Match 8) Ryback def. Camacho
I realise this was intended to cleanse the palette, but as The Masked Man (again) said “Thank god that Ryback match was there to wash the taste of good wrestling out of my mouth.” One point here is that we didn’t need a palette cleanser, because the main event was hardly a super-serious main event that lots of people cared about; it was, itself, a joke. The next match was John Cena and John Laurinaitis – I doubt they were worried about trying to follow Punk-Bryan. I like Camacho, and I think if WWE were smart, they’d make more of him and Hunico, but the fact is, Camacho is pretty much nothing – there is no far anticipation to see what he might do to a guy, so he makes a great jobber, ridiculously. So not only was this match not good for Cena, Ace, or the show, it wasn’t good for Ryback or Camacho either, as Ryback didn’t look any better than we’ve seen because he only beat Camacho! For this to have any meaning, he would have needed to move up the chain a bit; give him Jinder Mahal or something. Even then, it was just a waste of time in my estimation, and not needed.

Match 9) John Laurinaitis def. John Cena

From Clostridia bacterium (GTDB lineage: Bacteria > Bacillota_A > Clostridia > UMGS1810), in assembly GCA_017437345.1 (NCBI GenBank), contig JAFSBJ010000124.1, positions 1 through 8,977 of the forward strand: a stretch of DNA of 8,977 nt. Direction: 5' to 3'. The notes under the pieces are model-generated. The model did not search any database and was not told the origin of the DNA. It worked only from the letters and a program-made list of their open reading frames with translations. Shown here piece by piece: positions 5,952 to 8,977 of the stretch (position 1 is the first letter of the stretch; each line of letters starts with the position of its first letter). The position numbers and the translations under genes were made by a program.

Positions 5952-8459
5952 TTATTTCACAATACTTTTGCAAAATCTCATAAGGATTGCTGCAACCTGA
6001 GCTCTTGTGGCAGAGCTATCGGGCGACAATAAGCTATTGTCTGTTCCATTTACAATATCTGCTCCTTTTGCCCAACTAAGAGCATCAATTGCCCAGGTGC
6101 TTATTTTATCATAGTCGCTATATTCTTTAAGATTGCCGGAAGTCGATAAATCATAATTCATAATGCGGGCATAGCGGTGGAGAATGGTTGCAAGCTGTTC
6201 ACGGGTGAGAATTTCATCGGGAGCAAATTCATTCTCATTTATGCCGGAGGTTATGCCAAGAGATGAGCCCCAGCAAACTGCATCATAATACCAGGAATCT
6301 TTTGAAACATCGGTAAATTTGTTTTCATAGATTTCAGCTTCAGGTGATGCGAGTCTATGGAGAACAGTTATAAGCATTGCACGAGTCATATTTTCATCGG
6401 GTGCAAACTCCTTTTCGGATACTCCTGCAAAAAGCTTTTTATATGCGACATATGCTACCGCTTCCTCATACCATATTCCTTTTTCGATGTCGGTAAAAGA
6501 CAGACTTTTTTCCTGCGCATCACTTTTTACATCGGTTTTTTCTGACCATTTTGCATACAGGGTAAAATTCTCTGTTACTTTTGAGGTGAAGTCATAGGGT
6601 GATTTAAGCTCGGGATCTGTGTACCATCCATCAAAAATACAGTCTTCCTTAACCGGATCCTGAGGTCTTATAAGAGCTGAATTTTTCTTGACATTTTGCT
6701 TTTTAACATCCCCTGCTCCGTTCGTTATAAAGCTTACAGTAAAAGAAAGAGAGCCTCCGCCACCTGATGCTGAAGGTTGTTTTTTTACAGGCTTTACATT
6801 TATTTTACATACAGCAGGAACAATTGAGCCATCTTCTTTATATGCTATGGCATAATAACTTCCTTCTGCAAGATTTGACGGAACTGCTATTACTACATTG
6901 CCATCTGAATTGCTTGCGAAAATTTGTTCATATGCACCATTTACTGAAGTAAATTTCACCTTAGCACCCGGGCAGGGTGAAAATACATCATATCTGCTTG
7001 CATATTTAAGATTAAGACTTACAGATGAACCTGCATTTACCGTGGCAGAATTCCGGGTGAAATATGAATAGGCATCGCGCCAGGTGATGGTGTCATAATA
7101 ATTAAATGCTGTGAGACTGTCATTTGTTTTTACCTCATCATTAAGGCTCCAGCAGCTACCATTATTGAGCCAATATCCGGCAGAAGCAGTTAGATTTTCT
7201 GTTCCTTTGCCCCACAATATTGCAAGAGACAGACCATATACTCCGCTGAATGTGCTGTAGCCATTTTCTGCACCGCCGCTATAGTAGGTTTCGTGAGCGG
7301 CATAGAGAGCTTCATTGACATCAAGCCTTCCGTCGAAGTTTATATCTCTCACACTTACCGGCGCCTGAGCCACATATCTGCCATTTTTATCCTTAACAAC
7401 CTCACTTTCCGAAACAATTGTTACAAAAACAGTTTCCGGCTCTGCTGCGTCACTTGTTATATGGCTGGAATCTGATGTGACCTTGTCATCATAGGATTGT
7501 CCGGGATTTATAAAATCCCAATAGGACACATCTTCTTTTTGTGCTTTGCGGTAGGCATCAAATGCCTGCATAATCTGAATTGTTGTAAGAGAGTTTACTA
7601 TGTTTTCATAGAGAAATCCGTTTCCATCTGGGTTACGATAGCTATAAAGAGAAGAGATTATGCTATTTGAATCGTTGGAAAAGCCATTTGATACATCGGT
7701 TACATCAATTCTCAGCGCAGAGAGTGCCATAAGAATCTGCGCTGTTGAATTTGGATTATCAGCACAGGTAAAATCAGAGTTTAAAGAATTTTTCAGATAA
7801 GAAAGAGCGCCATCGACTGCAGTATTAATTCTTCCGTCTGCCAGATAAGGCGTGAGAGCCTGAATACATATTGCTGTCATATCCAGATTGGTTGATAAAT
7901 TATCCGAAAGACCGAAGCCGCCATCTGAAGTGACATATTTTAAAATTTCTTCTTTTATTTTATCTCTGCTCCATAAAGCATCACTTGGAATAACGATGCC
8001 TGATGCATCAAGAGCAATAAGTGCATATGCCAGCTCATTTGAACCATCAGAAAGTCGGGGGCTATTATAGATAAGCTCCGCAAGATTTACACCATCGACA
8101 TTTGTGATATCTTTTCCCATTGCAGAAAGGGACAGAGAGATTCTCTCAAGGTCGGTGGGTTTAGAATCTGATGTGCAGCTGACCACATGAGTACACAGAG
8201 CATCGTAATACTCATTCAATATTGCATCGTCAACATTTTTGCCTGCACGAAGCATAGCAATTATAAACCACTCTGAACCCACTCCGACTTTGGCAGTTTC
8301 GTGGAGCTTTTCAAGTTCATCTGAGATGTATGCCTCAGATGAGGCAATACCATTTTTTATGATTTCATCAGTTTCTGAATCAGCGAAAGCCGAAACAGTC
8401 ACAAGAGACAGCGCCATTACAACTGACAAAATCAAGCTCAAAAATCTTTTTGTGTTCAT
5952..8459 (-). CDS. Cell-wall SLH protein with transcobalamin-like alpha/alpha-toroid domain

First of all, my most sympathetic reading of this: The WWE believe Big Show to be very popular, which he is, and John Laurinaitis to be very unpopular, which he is. So seeing Big Show side with John Laurinaitis and help him beat John Cena should be shocking right? It should feel like a betrayal that the fans will respond to emotionally, right? Wrong, and it’s because of the execution. WWE did everything to make the result of this obvious, from Show being fired only this week, to adding the ‘if you don’t win, you’re fired’ stip to John Laurinaitis, a man which a lot of the audience could work out wasn’t about to be fired, and further, the stip that no one could interefere or they would be fired, meaning that if someone not employed (kayfabe) by WWE was to show up, their intentions would be obvious. This match was going through the motions until Big Show … showed, and when he did, it was like most Big Show appearances, a little empty. And that’s the best thing you could say about this match. In order to redeem this at all, WWE needed to clear a lot of the telegraphing stipulations; John Laurinaitis, lauding all his power about special referees and changing stipulations to make it seem that, somehow, he could beat Cena, but not think it a foregone conclusion. He also should have ‘fired’ Big Show much longer ago – at least a month – so he wouldn’t be the first person people were thinking about when they were wondering how Ace could win. Have Laurinaitis throw everything at Cena, special refs, Lord Tensai, David Otunga, even restarting a match is Cena wins but have Cena endure through it all until Laurinaitis goes to run. Then, as they did, have Big Show … show, and have everything play out as it did, and there you have it, all the consequence, betrayal, and emotion you were aiming at. Oh boy, how far we were from that! I have said in the title that I felt the end of this PPV ‘jumped the shark’ and that refers solely to this match. For those not familiar with the expression, it means a few different but closely related things; the definition i’m using here is along the lines of when a particular scene, episode, character or aspect of a show in which the writers or actors use some type of “gimmick” in a desperate – and unsuccessful – attempt to keep viewers’ interest. I’ll explain the exact moment when this happened later. The match started with about thirty minutes left, and that was when alarm bells were ringing. I know Ace is a wrestler, but his character is a joke; he wasn’t going to have a straight up match with Cena for thirty minutes. I knew something bad was coming, but I had no idea how bad! I don’t want to waste my time talking about it. It doesn’t deserve it, but if I was to say it made me feel like i’d had water poured all over me (and down my pants), like i’d been sprayed with a fire extinguisher for a full minute, and had trash dumped on me, among other things, for about twenty full minutes, you’re close to how I felt when watching this. Then we got to the point where Cena and got an unconscious Johnny on commentary with himself and started to act out roles, him being Cole, and Ace being Booker T, AND ACE WENT ALONG WITH IT mumbling ‘five time … five time …’ that I couldn’t work out what the hell I was watching. That was where it jumped the shark. It broke the fourth wall in a jokey, inappropriate way, in a main event of a PPV that had earlier featured one of the best matches in recent memory yet was being deemed less important than this. Now maybe all of the genuinely clownish nonsense was supposed to set us up for what WWE expected to be a big, hurtful fall, but we’ve already established that it didn’t happen, and why it didn’t happen. Twenty minutes of Cena and Laurinaitis acting out a horrible three stooges impersonation, followed by a heel turn by the Big Show that everyone expected and no one cared about. It was flatter and stupider than a pancake. I don’t know what to say about it, it was a travesty, should never have happened, and certainly shouldn’t have been the main event over any of the top title matches. One saving grace is that Big Show is a heel now, and should (should) be more interesting as a character and a wrestler. They should Mark Henryfy him (eventhough he wouldn’t be as good) and when Henry comes back, make them Ace’s ‘3 Minute Warning’ style bodyguards/tag champions and we might be getting somewhere. The one thing I couldn’t get out of my mind the whole time was that Cena was just behaving strangely, like he was on RAW. I hope he wasn’t just allowed to go out and ‘have fun’ like he was seemingly on RAW, because as funny as it was (in context, in the middle of the show, some of it would have been funny), it’s no place for RAW main events, and certainly no place for PPV main events. If this is some reaction to his personal problems, I really think it’s time he takes time off. He needs it. We need it. See this for more: https://rtvwrestling.wordpress.com/2012/05/15/john-cena-your-newly-likable-heroic-underdog-is-in-danger-of-becoming-unlikable-again/